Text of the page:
Fan accounts,Twitter users and rabid social cliques such as Beyoncé's BeyHive and Fifth Harmony’s Harmonizers are becoming increasingly effective anti-piracy tools, as anyone who has ever shared a negative opinion about Beyoncé on the internet probably knows. Thanks in part to Swifties, Reputation -- with its eye-opening 1.216 million first-week sales -- does not seem to have suffered from high levels of traditional piracy. In an email on Nov. 9, the day Reputation leaked online ahead of its official release date, TorrentFreak founder/editor-in-chief Ernesto Van der Sar told Billboard that, while he'd seen the album pop up on a few torrent sites, "the download activity isn't anything record-breaking." (The same day, Van der Sar's site reported that popular torrent service The Pirate Bay had been experiencing extended downtime, which the article noted was not uncommon in recent months, and which The Pirate Bay chalked up to a network issue.) Five days later, Digital Music News noticed that on torrent search engine Torrentz2, which pulls information from more than 60 torrent sites, multiple versions of the album could be found, with around 570 users downloading it -- hardly an earth-shattering figure.
But that doesn't mean the album didn't spread across the internet; it did, just in different ways. And with changing demographics and constantly shifting technology comes new forms of piracy -- and new ways of fighting it, some of which seem surprising from the perspective of those who have fought the digital battle since the Napster days.
"[Swift's] content was tending to show up on social media sites that will respond to notices from us very quickly," says one industry executive, who requested anonymity to protect the full extent of anti-piracy efforts from being revealed. "That's what we would see with a lot of pop music, whether it's Katy Perry or Taylor Swift or Fifth Harmony; the demographics of those fans are probably not people who are going to The Pirate Bay and torrent sites to download their music. So we saw lots of piracy; we took down thousands of URLs. [But] I think we were pretty successful in keeping it under control because of the nature of the piracy."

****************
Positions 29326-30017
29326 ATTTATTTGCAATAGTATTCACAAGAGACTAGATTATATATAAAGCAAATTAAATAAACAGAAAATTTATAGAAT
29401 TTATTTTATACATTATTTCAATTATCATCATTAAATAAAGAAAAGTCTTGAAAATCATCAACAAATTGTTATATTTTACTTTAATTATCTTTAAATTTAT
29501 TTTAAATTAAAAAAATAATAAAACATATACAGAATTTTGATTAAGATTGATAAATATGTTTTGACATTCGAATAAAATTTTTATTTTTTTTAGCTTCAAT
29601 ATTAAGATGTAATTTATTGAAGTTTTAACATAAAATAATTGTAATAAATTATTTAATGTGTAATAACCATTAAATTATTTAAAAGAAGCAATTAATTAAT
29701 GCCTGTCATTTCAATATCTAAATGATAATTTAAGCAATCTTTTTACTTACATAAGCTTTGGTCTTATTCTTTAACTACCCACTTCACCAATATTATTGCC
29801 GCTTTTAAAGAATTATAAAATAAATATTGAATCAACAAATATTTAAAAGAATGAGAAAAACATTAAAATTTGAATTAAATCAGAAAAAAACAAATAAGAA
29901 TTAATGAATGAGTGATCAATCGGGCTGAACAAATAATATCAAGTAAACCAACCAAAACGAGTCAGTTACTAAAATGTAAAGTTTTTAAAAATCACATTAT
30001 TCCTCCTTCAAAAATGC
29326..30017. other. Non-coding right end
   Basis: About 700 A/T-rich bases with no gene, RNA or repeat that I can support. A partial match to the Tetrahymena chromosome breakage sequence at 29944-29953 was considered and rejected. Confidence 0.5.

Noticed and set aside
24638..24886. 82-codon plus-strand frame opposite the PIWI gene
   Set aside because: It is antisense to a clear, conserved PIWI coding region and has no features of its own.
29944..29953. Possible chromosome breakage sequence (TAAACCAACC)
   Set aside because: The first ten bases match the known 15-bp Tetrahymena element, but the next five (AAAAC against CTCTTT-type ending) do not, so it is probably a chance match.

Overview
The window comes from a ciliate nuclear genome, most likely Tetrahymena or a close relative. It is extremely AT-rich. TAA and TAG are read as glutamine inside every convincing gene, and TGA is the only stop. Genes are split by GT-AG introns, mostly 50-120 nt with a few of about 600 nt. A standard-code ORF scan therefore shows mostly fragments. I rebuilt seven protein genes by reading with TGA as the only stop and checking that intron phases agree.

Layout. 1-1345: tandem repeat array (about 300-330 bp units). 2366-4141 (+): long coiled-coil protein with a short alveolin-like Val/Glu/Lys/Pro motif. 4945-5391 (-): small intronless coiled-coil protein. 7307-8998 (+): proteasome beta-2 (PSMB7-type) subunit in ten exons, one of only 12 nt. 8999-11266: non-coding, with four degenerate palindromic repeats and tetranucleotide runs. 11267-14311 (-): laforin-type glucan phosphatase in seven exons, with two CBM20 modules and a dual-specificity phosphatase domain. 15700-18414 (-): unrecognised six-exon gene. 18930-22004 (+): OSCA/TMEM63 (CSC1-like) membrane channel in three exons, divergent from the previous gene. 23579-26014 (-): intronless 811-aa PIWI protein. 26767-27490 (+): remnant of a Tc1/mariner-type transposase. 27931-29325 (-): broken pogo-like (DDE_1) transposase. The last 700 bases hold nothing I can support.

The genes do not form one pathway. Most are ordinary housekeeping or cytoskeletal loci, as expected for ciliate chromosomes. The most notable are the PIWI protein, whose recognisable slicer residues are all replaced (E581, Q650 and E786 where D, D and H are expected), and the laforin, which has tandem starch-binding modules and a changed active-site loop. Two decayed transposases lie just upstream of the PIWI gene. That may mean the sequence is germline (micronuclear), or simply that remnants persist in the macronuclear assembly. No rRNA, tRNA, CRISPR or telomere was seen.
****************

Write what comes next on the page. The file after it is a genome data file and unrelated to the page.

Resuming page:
Modern piracy is building primarily through stream-ripping sites and distribution through social media, the same industry executive adds: "When somebody has a link to pirated content and they put it on Twitter, it can be instantaneously in the hands of tens and hundreds of thousands of people at one time. But with legitimate social media sites, they take their responsibility very seriously and will have content removed. It requires an entirely different focus of what we're doing than the old days of Bittorrent and lockers."
By the time Reputation leaked, the plan was already in place to stop it. Artists, managers, record labels and industry trade groups all over the world play a role in guarding against and battling piracy, particularly for highly anticipated releases like Swift's -- as do, increasingly, tech giants like Twitter, Facebook and YouTube, which are required to respond to takedown notices filed against user-uploaded copyrighted content that appears on their platforms. And as piracy evolves, the strategies and mechanisms in place to fight it have evolved too.
"On a big release like a Taylor Swift album, we're monitoring it in advance, 24/7, and when the album finally does come out, we continue intensive coverage on major releases for the first few weeks at least after that album is released, sometimes longer, depending on how it's showing up on pirate sites," says the industry executive. "With certain kinds of pirate sites, we know the sites that are out there that are popular, we know where albums would first start showing up. We use both automated crawlers looking for the content and human beings who are actually going to those sites and watching for an album to pop up. For some of them, it's a game."